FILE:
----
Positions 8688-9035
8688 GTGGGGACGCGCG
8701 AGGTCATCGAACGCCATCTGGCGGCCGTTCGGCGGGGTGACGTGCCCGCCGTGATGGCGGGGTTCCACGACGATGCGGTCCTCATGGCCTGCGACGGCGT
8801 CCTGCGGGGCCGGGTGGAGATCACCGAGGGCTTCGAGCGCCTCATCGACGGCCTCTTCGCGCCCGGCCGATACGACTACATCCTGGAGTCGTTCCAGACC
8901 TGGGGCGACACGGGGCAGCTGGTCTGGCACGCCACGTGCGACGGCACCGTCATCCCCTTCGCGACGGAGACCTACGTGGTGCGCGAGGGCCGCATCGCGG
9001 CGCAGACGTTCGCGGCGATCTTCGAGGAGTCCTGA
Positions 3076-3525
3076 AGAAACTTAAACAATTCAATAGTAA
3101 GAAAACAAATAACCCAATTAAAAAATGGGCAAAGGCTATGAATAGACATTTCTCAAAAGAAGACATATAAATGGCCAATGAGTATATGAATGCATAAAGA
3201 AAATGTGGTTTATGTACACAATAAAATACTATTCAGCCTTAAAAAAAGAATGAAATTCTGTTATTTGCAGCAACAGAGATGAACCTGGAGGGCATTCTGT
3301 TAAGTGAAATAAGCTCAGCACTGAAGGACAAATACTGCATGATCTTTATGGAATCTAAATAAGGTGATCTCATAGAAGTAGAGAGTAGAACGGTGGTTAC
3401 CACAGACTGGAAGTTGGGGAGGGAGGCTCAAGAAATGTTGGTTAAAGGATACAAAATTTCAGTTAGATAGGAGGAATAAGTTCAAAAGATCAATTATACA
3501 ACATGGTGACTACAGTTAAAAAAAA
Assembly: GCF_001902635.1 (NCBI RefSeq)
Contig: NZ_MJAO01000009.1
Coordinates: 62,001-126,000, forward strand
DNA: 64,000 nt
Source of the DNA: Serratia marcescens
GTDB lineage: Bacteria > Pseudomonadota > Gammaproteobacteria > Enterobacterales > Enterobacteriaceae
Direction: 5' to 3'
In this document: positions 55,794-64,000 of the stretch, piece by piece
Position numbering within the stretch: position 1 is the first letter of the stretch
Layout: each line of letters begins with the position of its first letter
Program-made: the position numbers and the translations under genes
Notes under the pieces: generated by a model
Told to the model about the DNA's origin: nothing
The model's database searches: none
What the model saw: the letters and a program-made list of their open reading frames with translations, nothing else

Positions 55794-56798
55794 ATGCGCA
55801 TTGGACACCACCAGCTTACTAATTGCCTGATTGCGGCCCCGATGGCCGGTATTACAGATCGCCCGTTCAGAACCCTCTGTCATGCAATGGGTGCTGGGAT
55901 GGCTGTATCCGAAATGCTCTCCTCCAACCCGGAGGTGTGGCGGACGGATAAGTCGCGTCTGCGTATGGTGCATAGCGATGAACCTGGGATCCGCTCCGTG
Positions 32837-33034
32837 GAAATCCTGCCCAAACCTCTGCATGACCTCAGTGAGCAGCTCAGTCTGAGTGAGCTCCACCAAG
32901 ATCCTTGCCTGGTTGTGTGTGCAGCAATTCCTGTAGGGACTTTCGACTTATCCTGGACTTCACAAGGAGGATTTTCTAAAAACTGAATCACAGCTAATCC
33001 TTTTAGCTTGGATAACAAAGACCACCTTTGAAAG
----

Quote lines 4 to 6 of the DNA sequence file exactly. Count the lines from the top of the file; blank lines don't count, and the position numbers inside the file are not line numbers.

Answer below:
8801 CCTGCGGGGCCGGGTGGAGATCACCGAGGGCTTCGAGCGCCTCATCGACGGCCTCTTCGCGCCCGGCCGATACGACTACATCCTGGAGTCGTTCCAGACC
8901 TGGGGCGACACGGGGCAGCTGGTCTGGCACGCCACGTGCGACGGCACCGTCATCCCCTTCGCGACGGAGACCTACGTGGTGCGCGAGGGCCGCATCGCGG
9001 CGCAGACGTTCGCGGCGATCTTCGAGGAGTCCTGA